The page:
When ecosystems change and inflexible institutions collapse, their members disperse, abandoning old beliefs, trying new things, making their living in different ways than they used to. It’s easy to see the ways in which collapse to simplicity wrecks the glories of old. But there is one compensating advantage for the people who escape the old system: when the ecosystem stops rewarding complexity, it is the people who figure out how to work simply in the present, rather than the people who mastered the complexities of the past, who get to say what happens in the future.

Dallas video production company, Top Pup Media, produces a variety of media projects for businesses and corporations. Productions include corporate videos, marketing videos, tradeshow videos, promotional spots, commercials, educational and training videos.


Checking out Wistia for embedded videos in blogs

I stumbled across this new video sharing site called Wistia, and I’m curious to see what makes them different.  I already abandoned YouTube earlier this year, and Vimeo has been a great tool to switch to.  I’m curious if Wistia has any better features that what I’m used to now.

Below is an embedded video I did.  Going to see what the difference is.

I’ll update this post with some feedback after checking it out.

UPDATE: My first reaction is, “Dang, it’s expensive.”  Here’s how Vimeo and Wistia compare:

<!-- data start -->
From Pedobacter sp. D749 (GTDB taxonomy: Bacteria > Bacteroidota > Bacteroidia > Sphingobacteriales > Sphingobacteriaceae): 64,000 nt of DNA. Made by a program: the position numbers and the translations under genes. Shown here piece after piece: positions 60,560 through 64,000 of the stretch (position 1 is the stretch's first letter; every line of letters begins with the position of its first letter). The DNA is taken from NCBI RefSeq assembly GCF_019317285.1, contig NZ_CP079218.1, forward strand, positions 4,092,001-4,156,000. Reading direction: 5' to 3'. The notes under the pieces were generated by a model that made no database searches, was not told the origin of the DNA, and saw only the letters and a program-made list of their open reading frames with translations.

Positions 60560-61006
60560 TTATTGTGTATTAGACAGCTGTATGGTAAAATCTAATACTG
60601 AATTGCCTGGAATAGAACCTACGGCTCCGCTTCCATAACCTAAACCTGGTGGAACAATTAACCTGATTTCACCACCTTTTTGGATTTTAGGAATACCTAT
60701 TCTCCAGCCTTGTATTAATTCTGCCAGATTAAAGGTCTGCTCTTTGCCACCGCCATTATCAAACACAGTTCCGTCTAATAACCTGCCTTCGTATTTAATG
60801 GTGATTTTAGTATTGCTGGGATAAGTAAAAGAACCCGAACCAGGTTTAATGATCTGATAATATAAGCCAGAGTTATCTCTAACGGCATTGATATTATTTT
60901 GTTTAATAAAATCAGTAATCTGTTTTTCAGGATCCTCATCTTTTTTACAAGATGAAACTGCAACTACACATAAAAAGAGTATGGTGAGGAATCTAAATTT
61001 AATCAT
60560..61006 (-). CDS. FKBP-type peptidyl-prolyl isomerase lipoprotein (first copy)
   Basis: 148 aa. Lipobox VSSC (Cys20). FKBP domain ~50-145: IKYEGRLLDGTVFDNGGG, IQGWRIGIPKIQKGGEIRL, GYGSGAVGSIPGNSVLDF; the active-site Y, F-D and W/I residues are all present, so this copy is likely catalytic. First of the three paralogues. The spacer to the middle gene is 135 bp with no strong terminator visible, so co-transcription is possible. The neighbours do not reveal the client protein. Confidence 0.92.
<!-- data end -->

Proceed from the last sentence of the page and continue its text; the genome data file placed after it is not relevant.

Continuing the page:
• Vimeo has a free basic account and a “Pro” paid account $10 per month.
  • Wistia doesn’t have a free account, and their basic account is $40 per month.

At those prices, Wistia’s basic account needs to be 400% better than Vimeo’s Pro account (and infinitely better than Vimeo’s basic account).

Wistia feels a bit more like a service for companies and site designers, not a video sharing services for the masses, especially for video hobbyists.


Switching from YouTube to Vimeo

I think I’ve decided to switch my video hosting needs from YouTube to Vimeo.

The pattern I’m seeing is that YouTube is starting to remind me a lot of MySpace — cluttered, buggy, not user friendly, and full of trash. Vimeo feels a lot more like Facebook — clean, structured, user friendly and fun — other than Facebook’s bazillion apps. I hate those things.

Here are a few things I like about Vimeo:

  • Not only do they have more thumbnails to choose from, they let you upload your own.
  • The video quality just seems better. When uploading the Fissure web series on YouTube, it almost always glitched on the opening. Vimeo was perfect.
  • I love how Vimeo gives you a Quicktime MP4 download option. Very cool!
  • I’ve started using Vimeo for client reviews. The password protected feature rocks.
  • The overall interface is just clean, uncluttered and easy to use.

So, I’m making the switch.  Here’s the Fissure movie trailer from Vimeo:

As a comparison, here’s the YouTube video of the Fissure trailer: